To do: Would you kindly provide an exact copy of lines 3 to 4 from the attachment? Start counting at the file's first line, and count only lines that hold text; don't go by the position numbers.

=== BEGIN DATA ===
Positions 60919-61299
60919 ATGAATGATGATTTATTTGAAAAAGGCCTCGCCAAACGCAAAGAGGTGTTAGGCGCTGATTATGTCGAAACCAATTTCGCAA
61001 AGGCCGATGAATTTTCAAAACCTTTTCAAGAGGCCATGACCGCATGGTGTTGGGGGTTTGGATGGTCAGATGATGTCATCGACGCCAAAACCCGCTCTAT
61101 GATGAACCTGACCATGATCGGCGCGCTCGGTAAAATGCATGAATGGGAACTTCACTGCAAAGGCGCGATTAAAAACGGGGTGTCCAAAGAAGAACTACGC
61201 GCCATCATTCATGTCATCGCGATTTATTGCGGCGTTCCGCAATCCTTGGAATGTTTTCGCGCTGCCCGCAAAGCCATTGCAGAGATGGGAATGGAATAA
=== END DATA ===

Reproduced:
61001 AGGCCGATGAATTTTCAAAACCTTTTCAAGAGGCCATGACCGCATGGTGTTGGGGGTTTGGATGGTCAGATGATGTCATCGACGCCAAAACCCGCTCTAT
61101 GATGAACCTGACCATGATCGGCGCGCTCGGTAAAATGCATGAATGGGAACTTCACTGCAAAGGCGCGATTAAAAACGGGGTGTCCAAAGAAGAACTACGC